People may have passable knowledge about cannabinoids and terpenes, but they’re probably less familiar with the role terpenes play in a strain’s potency. Researchers are just beginning to understand the therapeutic benefits of terpenes, but what we’re learning is interesting stuff.
Meet the Terpene
When you take a good sniff of your favorite cannabis strain, what you’re smelling in that pungent aroma – the one that varies so incredibly from one strain to the next – are terpenes. These are fragrant oils secreted by the sticky resin glands in the flower – right where cannabinoids like THC and CBD are produced. And because they’re so volatile, they dissipate quickly.
Cannabis isn’t the only plant to produce terpenes – plenty of herbs, plants and fruits have them as well. Terpenes offer plants protection against things like bacteria, fungus, environmental stressors, and insects.
Properties and psychoactive effects vary from one terpene to the next. While there are some 200 terpenes that have been found in cannabis, just a handful of them show up in significant amounts.
- Myrcene – This is believed to be the most abundant terpene found in cannabis, and in some strains, it can make up over half of the plant’s terpene profile. Myrcene is associated with antibiotic, anti-inflammatory, analgesic and antimutagenic properties.
- Caryophyllene and Beta Caryophyllene – This terpene is a powerhouse, credited with relieving stress, pain, anxiety and depression, even oxidation, which is related to degenerative diseases like ALS and Alzheimer’s disease.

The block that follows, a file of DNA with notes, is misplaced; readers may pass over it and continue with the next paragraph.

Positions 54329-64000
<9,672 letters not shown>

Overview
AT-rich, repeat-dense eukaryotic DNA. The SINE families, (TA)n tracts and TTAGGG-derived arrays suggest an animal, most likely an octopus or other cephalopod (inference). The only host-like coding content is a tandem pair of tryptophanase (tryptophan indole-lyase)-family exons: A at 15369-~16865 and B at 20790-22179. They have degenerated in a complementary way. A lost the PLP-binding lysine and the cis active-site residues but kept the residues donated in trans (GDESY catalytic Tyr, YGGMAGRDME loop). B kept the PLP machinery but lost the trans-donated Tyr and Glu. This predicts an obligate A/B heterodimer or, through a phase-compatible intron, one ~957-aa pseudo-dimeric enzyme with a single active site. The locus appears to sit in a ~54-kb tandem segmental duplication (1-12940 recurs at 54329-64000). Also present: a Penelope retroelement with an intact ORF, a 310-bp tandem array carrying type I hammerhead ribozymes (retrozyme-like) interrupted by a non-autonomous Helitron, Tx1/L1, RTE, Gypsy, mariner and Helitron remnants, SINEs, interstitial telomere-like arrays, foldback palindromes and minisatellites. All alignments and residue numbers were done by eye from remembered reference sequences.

- Alpha and Beta Pinene – If you’ve ever registered a crisp, refreshing odor in plants, you’re smelling pinene. Scents can vary from piney to herbal. Therapeutic benefits include antibacterial, anti-oxidant and anti-proliferative properties, along with memory boosting power.
- Limonene – This is the citrusy aroma found in citrus fruits, pine needles and herbs. It’s both a stress-buster and a mood booster, and it’s antibacterial, anti-inflammatory and antifungal.
The Effect of Terpenes on THC
You’ve heard of the entourage effect – the synergistic relationship between cannabinoids that magnify their therapist benefits. Terpenes play another role. Together with CBD, terpenes can mitigate the often wild psychoactivity of THC, dulling unwanted effects like anxiety. Some terpenes, like pinene, can potentially inhibit the effects of THC. That’s because it crosses from the bloodstream to the brain quickly. For users looking for a lower THC effect without sacrificing the entourage effect, a strain with a high pinene profile might be just the ticket.
What does that mean to you, as a recreational or medicinal user? Pay attention to more than just the THC/CBD content, and start reading the terpene profile. Bottom line – terpene profiles vary depending on the strain, and understanding the terpene potency in your strain will help you dial into the effects you want.
Oh, and one more thing – Kynd Cannabis Company includes full terpene profiles in our lab results. This information is available at any dispensary selling KYND products, so don’t hesitate to ask for it. The more you know!